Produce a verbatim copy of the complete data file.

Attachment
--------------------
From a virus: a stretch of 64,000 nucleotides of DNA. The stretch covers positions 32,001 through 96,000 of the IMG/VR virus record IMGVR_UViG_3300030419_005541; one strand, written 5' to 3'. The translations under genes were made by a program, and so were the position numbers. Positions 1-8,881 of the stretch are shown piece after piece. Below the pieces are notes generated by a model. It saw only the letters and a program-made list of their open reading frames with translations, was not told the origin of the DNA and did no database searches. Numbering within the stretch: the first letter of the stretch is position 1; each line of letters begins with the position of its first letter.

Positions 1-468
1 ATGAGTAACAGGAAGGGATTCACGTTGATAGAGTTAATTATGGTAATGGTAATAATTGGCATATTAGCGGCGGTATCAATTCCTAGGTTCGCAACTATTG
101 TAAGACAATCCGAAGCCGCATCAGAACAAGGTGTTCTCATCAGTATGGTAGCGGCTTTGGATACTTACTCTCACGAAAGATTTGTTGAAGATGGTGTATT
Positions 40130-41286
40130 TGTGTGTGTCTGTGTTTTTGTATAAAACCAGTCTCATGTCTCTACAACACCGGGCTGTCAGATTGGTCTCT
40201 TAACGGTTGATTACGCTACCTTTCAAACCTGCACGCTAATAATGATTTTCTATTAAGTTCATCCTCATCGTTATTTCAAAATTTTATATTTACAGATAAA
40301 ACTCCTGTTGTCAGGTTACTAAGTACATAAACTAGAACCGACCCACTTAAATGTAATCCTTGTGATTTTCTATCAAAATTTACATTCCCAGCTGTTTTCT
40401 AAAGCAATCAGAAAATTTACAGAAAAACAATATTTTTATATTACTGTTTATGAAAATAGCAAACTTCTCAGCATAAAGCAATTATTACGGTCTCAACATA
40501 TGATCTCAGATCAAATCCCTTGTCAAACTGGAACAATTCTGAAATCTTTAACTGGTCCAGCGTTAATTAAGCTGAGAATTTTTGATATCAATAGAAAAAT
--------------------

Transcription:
From a virus: a stretch of 64,000 nucleotides of DNA. The stretch covers positions 32,001 through 96,000 of the IMG/VR virus record IMGVR_UViG_3300030419_005541; one strand, written 5' to 3'. The translations under genes were made by a program, and so were the position numbers. Positions 1-8,881 of the stretch are shown piece after piece. Below the pieces are notes generated by a model. It saw only the letters and a program-made list of their open reading frames with translations, was not told the origin of the DNA and did no database searches. Numbering within the stretch: the first letter of the stretch is position 1; each line of letters begins with the position of its first letter.

Positions 1-468
1 ATGAGTAACAGGAAGGGATTCACGTTGATAGAGTTAATTATGGTAATGGTAATAATTGGCATATTAGCGGCGGTATCAATTCCTAGGTTCGCAACTATTG
101 TAAGACAATCCGAAGCCGCATCAGAACAAGGTGTTCTCATCAGTATGGTAGCGGCTTTGGATACTTACTCTCACGAAAGATTTGTTGAAGATGGTGTATT
Positions 40130-41286
40130 TGTGTGTGTCTGTGTTTTTGTATAAAACCAGTCTCATGTCTCTACAACACCGGGCTGTCAGATTGGTCTCT
40201 TAACGGTTGATTACGCTACCTTTCAAACCTGCACGCTAATAATGATTTTCTATTAAGTTCATCCTCATCGTTATTTCAAAATTTTATATTTACAGATAAA
40301 ACTCCTGTTGTCAGGTTACTAAGTACATAAACTAGAACCGACCCACTTAAATGTAATCCTTGTGATTTTCTATCAAAATTTACATTCCCAGCTGTTTTCT
40401 AAAGCAATCAGAAAATTTACAGAAAAACAATATTTTTATATTACTGTTTATGAAAATAGCAAACTTCTCAGCATAAAGCAATTATTACGGTCTCAACATA
40501 TGATCTCAGATCAAATCCCTTGTCAAACTGGAACAATTCTGAAATCTTTAACTGGTCCAGCGTTAATTAAGCTGAGAATTTTTGATATCAATAGAAAAAT